Understanding NvMedia SIPL Framework

Applies to: DRIVE AGX Xavier and DRIVE AGX Pegasus
The NvMedia SIPL framework provides a simplified API to capture the output of image sensors connected to NVIDIA® DRIVE AGX Xavier™ and NVIDIA® DRIVE AGX Pegasus™ platforms. SIPL is implemented in C++ on top of the NvMedia API.
The purpose of SIPL is to abstract the following operations from the application layer:
Programming the image sensors, EEPROMs, serializers, and deserializers.
Programming platforms to capture and process the images using hardware image processing pipelines (ISPs).


The following diagram illustrates the architecture of the SIPL framework.
A screenshot of a cell phone Description automatically generated
The SIPL Query component is used to query data about which external devices are supported, how they are connected to the platform, and how they should be configured. It returns this information in the form of a PlatformCfg struct.
The SIPL Device Block component initializes and controls the external devices attached to the platform. SIPL Device Block is composed of three primary sub-components: Core, Camera Device Drivers, and Camera Device Interface (CDI). As a combined component, SIPL Device Block uses I2C to program the settings specified in the PlatformCfg struct. Additionally, it initializes the GMSL deserializers, brings up the serializer/deserializer (serdes) link(s) between the camera modules and the deserializers, and begins streaming from the sensors on the camera modules. Please note that the application does not directly use SIPL Device Block to control and interact with external devices; instead, it must go through SIPL Core.
The SIPL Core component orchestrates the entire capture process from initialization, through running, to deinitialization. It uses the SIPL Device Block component to initialize the external devices, and it uses NvMedia ICP and NvMedia ISP to initialize the SoC to process captured images. It also allows the user to request images both before and after they have gone through the ISP pipeline and provides queues to deliver those images to the user.


This section outlines the process of using the SIPL Framework.

Step 1: Querying Platform Configuration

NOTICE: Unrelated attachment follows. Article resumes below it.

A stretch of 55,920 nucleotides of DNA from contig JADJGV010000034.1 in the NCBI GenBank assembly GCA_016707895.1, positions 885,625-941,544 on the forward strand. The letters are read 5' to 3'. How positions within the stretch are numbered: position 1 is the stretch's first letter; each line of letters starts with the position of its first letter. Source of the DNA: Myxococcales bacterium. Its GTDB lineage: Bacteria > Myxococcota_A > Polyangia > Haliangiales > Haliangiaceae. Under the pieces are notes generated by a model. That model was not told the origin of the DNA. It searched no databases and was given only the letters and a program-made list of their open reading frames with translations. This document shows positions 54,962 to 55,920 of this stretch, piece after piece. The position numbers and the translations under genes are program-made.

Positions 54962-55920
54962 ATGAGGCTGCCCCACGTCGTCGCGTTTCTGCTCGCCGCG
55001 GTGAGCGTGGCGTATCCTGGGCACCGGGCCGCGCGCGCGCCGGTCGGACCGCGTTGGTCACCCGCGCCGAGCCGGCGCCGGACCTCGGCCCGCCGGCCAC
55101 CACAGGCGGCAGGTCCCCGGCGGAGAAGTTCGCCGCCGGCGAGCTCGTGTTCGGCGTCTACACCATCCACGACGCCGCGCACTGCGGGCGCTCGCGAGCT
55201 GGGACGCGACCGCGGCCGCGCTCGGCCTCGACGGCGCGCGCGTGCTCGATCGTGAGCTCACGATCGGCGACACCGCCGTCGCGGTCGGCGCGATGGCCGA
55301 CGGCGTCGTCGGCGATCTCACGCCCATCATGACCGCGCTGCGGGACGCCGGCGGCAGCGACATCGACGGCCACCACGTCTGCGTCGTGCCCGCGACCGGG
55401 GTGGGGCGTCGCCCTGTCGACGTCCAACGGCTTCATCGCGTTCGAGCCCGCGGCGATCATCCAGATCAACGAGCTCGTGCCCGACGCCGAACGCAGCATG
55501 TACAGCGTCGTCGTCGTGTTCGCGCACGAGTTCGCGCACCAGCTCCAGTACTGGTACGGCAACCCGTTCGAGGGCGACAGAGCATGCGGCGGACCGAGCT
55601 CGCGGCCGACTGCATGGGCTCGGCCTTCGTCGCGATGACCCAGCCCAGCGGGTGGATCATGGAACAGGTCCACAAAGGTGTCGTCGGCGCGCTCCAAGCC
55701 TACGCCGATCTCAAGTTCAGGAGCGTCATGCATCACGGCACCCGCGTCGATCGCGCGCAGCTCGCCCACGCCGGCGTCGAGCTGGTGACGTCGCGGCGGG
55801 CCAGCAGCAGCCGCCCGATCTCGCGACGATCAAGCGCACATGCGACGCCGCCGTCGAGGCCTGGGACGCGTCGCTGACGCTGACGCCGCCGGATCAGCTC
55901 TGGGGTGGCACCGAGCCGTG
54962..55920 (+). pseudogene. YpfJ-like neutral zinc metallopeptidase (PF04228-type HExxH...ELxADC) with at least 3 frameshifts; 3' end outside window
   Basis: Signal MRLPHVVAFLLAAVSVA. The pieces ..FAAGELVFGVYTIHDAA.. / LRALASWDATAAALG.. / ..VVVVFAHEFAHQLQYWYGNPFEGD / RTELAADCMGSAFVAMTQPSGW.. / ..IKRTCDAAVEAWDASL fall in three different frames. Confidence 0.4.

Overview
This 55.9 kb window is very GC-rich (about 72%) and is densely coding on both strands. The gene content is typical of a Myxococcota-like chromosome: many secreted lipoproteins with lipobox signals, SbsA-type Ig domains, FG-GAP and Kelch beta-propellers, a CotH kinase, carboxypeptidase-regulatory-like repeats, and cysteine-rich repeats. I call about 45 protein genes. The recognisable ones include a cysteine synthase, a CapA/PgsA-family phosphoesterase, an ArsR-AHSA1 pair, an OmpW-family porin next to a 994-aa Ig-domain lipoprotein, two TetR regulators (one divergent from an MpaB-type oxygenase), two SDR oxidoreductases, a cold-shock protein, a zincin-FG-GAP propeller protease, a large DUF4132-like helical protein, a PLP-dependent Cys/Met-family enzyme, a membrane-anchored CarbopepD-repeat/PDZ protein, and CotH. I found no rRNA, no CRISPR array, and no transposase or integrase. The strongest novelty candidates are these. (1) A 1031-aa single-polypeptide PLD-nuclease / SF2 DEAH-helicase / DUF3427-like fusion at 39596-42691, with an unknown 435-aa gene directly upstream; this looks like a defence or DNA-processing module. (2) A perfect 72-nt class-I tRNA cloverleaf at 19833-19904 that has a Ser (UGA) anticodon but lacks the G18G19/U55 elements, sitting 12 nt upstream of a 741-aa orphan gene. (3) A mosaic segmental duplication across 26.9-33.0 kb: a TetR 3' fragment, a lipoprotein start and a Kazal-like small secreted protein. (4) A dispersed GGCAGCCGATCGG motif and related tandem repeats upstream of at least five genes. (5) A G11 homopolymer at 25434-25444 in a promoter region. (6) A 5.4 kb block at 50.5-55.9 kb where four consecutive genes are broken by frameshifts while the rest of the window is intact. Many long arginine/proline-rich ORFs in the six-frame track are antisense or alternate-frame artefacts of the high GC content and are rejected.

First, use the SIPL Query component through the INvSIPLQuery interface to get a list of supported platform configurations. A platform configuration is structure (a struct) that lists properties of external devices and how they are connected to the platform. This includes but is not limited to:
Device I2C addresses
Image properties (frame rate, data type, image size, etc.)
Deserializer MIPI properties (PHY mode, number of lanes, etc.)
Which camera modules are connected to which CSI brick
This information is returned in the form of a list of PlatformCfg structs. Choose the PlatformCfg struct that reflects the current configuration. It is not strictly necessary to use the SIPL Query component, and the PlatformCfg struct may be obtained by other means, or even hard coded into the application.

Step 2: Initialize SIPL

To initialize SIPL Core, first use the INvSIPLCamera::GetInstance method to get an instance of a class that implements INvSIPLCamera. The following methods can then be used to configure the settings that SIPL Core is to use during capture:
Once SIPL Core has been configured, call INvSIPLCamera::Init()to initialize SIPL. This programs the external devices to prepare them to stream images, and programs the NvMedia ICP and ISP components to prepare them to receive and process images. Note that this step prepares SIPL to capture and process images but does not actually start the process.

Step 3: Start SIPL

Next, register output buffers and configure autocontrol using the following methods:
Once the output buffers have been registered, the pipeline may be started using INvSIPLCamera::Start(). This method programs the externally connected devices to start streaming images. After this method is called, capture is active. SIPL starts receiving images, processing them through ISP, and sending them to the image output queues.


SIPL Query

The SIPL Query component implements the INvSIPLQuery interface and is contained in the shared library libnvsipl_query.so. It maintains a database of supported external image devices and their properties. It also maintains a database of platform configurations. The database contains the following types of objects:
Database Object Type
An object that stores the settings for an image sensor external device.
An object that stores the settings for an EEPROM external device.
An object that stores the settings for a GMSL serializer external device.
An object that stores the properties for a camera module external device. This consists of one SerInfo object, zero or more EEPROMInfo objects, and zero or more SensorInfo objects.
An object that stores the settings for a GMSL deserializer external device.
An object that describes all external devices that are attached to the CSI ports of the SoC. This includes which DeserInfo objects are to be used for each camera group, and which CameraModuleInfo objects are to be used.
SIPL Query provides API calls to:
Parse the default database
Get information about all devices supported by the library
Get a list of all supported platform configurations
Retrieve a specific platform configuration by name
Parse a user-provided platform_config.json file to override the PlatformCfg structs in the SIPL Query database
Apply a mask to enable only specific deserializer links in a specific platform configuration